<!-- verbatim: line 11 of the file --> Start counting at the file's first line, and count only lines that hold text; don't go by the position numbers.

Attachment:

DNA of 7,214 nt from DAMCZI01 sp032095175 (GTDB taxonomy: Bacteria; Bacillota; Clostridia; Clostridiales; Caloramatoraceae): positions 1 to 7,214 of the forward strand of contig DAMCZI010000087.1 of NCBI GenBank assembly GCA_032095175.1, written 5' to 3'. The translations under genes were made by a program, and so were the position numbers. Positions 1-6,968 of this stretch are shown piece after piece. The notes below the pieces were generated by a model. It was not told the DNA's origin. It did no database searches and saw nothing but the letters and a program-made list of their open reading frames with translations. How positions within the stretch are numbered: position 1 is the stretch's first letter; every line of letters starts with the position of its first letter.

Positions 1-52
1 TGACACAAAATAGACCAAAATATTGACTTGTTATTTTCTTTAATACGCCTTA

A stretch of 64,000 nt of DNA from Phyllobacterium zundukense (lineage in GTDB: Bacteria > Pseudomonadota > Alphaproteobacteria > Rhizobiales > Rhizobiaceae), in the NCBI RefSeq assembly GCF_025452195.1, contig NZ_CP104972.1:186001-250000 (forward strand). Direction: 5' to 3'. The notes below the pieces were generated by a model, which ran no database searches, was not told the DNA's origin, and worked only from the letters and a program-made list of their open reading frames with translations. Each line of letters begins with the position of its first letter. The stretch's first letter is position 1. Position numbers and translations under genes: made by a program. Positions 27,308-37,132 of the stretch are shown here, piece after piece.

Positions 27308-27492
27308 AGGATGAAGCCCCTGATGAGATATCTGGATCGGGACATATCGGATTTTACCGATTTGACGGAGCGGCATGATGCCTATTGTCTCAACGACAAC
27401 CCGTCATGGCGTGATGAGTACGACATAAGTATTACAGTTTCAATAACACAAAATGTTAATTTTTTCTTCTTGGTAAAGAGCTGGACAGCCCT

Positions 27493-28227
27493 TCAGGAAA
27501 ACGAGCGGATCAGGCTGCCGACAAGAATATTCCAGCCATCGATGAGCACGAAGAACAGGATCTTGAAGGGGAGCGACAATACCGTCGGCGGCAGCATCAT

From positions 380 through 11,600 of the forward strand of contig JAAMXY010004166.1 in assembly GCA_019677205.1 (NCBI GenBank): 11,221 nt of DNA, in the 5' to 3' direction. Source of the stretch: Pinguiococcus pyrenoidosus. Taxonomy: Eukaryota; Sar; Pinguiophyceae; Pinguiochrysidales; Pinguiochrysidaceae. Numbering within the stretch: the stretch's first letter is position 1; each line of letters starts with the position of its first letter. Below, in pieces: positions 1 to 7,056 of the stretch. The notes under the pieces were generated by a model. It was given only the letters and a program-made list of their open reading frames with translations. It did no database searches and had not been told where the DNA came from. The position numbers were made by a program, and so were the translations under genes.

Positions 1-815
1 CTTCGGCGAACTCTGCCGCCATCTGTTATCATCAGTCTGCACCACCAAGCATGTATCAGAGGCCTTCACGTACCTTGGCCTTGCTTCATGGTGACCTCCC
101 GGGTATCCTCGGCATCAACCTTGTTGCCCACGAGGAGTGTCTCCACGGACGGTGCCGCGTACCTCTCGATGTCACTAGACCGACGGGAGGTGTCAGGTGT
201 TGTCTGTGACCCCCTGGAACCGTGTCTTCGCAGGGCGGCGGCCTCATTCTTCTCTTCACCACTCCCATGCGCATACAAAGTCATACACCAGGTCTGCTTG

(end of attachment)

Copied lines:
From positions 380 through 11,600 of the forward strand of contig JAAMXY010004166.1 in assembly GCA_019677205.1 (NCBI GenBank): 11,221 nt of DNA, in the 5' to 3' direction. Source of the stretch: Pinguiococcus pyrenoidosus. Taxonomy: Eukaryota; Sar; Pinguiophyceae; Pinguiochrysidales; Pinguiochrysidaceae. Numbering within the stretch: the stretch's first letter is position 1; each line of letters starts with the position of its first letter. Below, in pieces: positions 1 to 7,056 of the stretch. The notes under the pieces were generated by a model. It was given only the letters and a program-made list of their open reading frames with translations. It did no database searches and had not been told where the DNA came from. The position numbers were made by a program, and so were the translations under genes.